If a question seems straightforward, it probably is. If an answer looks right to you, go ahead and trust yourself and select it (NOTE: this is assuming you’re using other critical strategies like “answer the question that is being asked” and “choose the answer that has the best evidence to support it”).
The Writing and Language Test
As in the Reading Test, the difficulty of the passages and the questions in the Writing and Language Test is a mixed bag.
Many students find the so-called “stemless questions” that require you to choose the best version of a part of a sentence to be quick (but beware – they are not necessarily easy!) Many students also find the “sentence addition” questions time-consuming (eg: “At this point, the writer is considering adding the following sentence…”).
If you find yourself running out of time on the Writing and Language Test, use the Two Passes Strategy to skip the hardest questions and return to them later if you have time.
NOTE: Try not to jump around from passage to passage any more than is absolutely necessary – too much jumping around is likely to slow you down and confuse you.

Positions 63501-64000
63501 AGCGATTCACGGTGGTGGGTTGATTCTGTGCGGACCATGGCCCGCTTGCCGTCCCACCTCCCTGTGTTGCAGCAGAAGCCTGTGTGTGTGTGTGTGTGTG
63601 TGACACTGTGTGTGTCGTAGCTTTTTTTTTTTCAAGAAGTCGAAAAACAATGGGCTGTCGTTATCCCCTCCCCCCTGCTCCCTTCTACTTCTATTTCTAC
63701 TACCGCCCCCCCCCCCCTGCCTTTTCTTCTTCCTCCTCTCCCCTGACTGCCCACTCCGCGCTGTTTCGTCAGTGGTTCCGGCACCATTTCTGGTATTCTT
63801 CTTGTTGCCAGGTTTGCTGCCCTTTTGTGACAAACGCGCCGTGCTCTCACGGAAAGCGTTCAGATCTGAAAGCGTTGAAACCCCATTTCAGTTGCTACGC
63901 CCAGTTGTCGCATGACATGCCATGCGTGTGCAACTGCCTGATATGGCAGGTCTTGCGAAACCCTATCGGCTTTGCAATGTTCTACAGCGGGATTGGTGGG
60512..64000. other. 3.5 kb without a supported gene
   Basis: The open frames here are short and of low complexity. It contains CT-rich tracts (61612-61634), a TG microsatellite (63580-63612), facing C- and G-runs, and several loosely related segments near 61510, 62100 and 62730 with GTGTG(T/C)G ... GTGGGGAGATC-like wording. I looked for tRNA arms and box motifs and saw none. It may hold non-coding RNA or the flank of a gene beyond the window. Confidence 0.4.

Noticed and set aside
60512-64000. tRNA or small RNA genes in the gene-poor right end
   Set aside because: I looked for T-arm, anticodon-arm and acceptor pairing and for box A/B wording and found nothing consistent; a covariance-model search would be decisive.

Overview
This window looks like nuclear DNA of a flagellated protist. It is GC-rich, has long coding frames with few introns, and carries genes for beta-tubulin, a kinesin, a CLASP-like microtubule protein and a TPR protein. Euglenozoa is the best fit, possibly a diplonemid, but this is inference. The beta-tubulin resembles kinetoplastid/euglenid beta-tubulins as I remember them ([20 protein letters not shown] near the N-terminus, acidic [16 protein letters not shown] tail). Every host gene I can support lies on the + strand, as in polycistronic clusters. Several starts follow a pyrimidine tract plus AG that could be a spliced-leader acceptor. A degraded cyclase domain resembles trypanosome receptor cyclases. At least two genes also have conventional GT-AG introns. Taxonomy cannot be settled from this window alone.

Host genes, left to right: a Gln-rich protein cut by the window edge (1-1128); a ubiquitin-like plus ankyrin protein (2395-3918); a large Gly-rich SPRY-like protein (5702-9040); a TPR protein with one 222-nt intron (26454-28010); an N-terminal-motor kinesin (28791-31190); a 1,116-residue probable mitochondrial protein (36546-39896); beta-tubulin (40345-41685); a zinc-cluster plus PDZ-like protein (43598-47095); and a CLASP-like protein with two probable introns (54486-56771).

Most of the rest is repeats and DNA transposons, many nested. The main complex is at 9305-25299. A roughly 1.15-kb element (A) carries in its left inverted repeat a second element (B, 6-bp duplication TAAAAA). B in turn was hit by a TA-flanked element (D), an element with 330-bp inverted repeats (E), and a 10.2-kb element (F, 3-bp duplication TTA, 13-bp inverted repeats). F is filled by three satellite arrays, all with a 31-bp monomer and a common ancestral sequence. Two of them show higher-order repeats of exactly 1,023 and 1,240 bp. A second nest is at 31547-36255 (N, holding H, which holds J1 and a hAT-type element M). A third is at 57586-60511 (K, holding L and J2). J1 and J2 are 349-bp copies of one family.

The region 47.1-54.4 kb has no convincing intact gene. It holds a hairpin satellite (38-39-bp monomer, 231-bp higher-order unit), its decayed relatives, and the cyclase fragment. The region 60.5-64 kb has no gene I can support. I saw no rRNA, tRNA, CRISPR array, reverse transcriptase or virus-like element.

TOP TIP: Keep Moving! The main takeaway here is that there are some easier questions at the end! Don’t get hung up on hard questions in the first couple of passages. Do your best to avoid running out of time and leaving easier points on the table from the passages at the end of the section.
WARNING LABEL: If you don’t have trouble completing all the questions in the time allowed, then try to complete all of the questions in each passage before moving to the next one – these strategies are meant for students who sometimes feel crunched for time!
WAIT! Should I guess?
Finally, there is no penalty for guessing, so don’t leave any questions blank. That’s right – there is no penalty for wrong answers.
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